“You do not honor a foreign leader by addressing a joint session of Congress who is currently engaged in creating the worst humanitarian disaster in the modern history of this country,” liberal stalwart Sen. Bernie Sanders (I-Vt.) complained on MSNBC.

Forty-two Democrats bucked the White House last week when they joined Republicans on Texas Republican Rep. Chip Roy’s bill sanctioning the International Criminal Court for its Netanyahu arrest warrant. Biden warned that the sanctions were overbroad.

Democrat civil war has been on stark display since shortly after the Oct. 7 terror attacks on Israel. While campus occupations, protests, and riots tapered off with the end of the school year, summer brings its own brand of liberal church: The D.C. protest road trip. On Saturday, tens of thousands of pro-Hamas activists poured into the capital on charter buses from all around the country to surround Biden’s White House, where they vandalized American history, attacked police, and set off smoke bombs.

Looks like you can wave your keffiyeh goodbye to any sort of unity in the lead-up to the 2024 election.

Blaze Video: Huge pro-Palestine protest surrounds White House, smoke bombs set off, progressives demand 'butcher' Biden be arrested for war crimes

Blaze News: Former Bernie Sanders staffer says her anti-Israel speech is being suppressed after The Hill fires her

The fire rises: Compact: Ending Big Tech’s child exploitation

Social media gobbles up children. There’s no getting around it. Suicide rates, depression, gender dysphoria, and eating disorders are up in every country where kids have easy access to cell phones and the social media platforms they host. At the same time, the tech titans who shield their own kids from using their products have taken advantage of our libertarian impulse to shield their business model. The good news is that politicians are finally waking up. Zephyr Teachout reports:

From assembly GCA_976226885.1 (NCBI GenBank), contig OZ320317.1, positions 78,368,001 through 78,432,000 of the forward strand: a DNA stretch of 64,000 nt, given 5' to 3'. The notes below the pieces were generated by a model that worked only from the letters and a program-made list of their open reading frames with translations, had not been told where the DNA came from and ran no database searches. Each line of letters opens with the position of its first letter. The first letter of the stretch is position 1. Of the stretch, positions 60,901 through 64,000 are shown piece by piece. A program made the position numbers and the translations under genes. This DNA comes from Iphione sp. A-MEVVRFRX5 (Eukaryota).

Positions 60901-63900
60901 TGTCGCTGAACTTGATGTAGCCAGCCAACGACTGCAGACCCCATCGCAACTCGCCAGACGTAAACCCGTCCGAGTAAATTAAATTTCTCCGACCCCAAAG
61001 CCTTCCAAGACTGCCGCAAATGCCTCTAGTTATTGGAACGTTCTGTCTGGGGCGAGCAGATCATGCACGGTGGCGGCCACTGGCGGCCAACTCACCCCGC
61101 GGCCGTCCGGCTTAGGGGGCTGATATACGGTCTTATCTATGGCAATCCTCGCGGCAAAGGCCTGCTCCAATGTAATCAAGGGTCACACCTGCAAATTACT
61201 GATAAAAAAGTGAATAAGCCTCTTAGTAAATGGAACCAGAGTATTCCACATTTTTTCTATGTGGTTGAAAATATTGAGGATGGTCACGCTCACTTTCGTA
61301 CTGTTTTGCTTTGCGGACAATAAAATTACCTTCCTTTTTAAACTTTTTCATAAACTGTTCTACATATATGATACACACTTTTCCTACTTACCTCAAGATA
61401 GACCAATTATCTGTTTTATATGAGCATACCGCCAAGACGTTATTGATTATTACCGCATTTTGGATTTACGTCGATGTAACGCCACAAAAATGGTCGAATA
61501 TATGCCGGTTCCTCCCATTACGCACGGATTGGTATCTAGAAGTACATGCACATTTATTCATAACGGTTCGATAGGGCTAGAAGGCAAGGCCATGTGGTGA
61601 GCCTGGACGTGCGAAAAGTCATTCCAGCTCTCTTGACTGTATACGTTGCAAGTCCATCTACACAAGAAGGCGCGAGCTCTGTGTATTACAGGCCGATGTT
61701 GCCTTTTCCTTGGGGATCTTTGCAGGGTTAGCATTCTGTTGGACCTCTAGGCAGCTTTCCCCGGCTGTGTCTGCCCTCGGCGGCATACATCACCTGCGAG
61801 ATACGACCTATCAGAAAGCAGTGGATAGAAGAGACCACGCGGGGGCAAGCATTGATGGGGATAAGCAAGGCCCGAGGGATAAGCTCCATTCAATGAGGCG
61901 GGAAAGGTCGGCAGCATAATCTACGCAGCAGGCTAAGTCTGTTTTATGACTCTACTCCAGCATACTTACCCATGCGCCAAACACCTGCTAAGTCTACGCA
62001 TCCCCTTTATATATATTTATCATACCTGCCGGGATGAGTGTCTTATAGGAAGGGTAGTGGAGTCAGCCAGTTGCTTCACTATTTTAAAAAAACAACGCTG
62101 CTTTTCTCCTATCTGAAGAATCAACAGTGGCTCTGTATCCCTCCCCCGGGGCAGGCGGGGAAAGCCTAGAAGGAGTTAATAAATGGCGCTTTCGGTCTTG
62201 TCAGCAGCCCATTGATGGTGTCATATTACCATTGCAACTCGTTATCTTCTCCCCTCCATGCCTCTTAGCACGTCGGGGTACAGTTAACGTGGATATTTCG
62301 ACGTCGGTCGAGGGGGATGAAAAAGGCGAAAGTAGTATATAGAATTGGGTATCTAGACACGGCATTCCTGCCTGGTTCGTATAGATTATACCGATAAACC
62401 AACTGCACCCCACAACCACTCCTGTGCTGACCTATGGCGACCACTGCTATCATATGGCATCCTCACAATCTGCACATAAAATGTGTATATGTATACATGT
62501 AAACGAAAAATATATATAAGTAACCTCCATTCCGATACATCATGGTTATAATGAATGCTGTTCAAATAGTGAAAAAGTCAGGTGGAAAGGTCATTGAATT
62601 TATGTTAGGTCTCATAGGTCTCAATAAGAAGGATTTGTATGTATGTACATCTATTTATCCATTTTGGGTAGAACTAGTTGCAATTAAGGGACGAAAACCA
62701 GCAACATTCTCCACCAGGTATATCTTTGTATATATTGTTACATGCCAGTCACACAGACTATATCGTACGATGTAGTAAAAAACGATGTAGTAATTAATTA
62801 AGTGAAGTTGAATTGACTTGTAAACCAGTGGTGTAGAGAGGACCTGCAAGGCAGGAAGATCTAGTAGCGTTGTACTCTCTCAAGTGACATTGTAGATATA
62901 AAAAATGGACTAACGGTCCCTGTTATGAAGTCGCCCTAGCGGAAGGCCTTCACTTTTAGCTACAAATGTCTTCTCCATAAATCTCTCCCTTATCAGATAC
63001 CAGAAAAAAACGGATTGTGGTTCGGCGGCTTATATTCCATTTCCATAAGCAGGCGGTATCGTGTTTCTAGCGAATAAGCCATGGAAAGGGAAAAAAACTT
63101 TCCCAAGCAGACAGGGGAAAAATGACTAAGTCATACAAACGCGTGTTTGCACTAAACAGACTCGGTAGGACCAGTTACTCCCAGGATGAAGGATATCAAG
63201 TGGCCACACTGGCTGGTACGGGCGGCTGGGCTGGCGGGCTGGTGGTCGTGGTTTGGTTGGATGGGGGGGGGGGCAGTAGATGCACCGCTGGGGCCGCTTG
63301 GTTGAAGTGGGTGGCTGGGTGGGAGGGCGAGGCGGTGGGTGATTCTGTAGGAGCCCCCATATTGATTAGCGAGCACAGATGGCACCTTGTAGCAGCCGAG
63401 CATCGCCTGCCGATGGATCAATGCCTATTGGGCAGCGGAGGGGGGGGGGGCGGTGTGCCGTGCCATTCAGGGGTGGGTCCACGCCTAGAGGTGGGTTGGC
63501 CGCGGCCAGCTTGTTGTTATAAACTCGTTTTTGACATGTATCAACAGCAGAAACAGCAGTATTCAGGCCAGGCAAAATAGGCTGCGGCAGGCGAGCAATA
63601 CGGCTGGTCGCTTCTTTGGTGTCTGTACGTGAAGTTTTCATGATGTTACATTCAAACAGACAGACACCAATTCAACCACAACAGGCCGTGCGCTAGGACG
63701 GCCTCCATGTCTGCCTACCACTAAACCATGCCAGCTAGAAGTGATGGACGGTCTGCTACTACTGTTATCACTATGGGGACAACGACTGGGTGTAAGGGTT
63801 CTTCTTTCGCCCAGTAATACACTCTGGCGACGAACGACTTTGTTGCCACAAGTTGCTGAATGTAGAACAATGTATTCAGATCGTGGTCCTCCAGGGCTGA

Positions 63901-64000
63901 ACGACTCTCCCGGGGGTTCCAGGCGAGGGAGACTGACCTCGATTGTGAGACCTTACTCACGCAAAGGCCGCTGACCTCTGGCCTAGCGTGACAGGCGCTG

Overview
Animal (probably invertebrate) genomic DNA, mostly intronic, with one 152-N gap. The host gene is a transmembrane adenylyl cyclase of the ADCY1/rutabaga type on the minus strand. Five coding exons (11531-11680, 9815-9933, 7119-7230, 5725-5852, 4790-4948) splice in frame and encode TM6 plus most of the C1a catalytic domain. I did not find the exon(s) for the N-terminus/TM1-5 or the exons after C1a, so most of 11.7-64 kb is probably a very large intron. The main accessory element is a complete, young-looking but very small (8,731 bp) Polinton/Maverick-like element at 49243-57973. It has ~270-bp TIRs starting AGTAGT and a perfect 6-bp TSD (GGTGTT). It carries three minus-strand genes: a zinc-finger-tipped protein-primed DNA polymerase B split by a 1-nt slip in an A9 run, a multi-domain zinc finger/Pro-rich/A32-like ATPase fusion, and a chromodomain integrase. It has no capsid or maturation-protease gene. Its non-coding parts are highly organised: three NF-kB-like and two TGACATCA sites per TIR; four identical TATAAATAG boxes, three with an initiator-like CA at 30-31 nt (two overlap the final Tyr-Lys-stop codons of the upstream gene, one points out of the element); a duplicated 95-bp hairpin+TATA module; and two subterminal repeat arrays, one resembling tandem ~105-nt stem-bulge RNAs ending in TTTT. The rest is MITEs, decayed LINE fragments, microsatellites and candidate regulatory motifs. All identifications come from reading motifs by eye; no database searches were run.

Social-media firms raked in $11 billion in U.S. ad sales from minors in 2022 alone. Yet even that astronomical figure doesn’t capture the economic value that these giants derive from addicting children to their platforms. Meta, Google, TikTok, and Twitter are over-incentivized to try to ban, delay, and weaken all efforts to decommercialize children’s social media.

But now, that focus on exploiting teen emotions has come back to bite Big Tech. Parents—who for a decade blamed themselves in isolation for the rising depression, anxiety, and self-harm among teens—are now joining together to demand that social media, the central institution of their children’s lives, be made safe. Bipartisan parents’ groups are building a new movement; 2024 is turning out to be the year that we will stop gross and deadly exploitation of children’s emotions for profit.

Friday marked a major development in this battle. By a nearly unanimous bipartisan vote, the New York legislature passed landmark legislation that goes straight at the exploitation business model. The New York approach—a version of which has also been introduced in both California and Kentucky; talk about
bipartisan!—is disarming in its simplicity. The laws prohibit three different design features for minors on social-media platforms: targeted feeds, notifications between 12 a.m. and 6 a.m., and commercialization of children’s data. (It’s a default measure: All of those design features can be deployed if there is verifiable parental consent.)...

Bedford: Big Business’s century-long war on kids

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Christopher Bedford

Christopher Bedford

Christopher Bedford is the senior editor for politics and Washington correspondent for Blaze Media.
@CBedfordDC →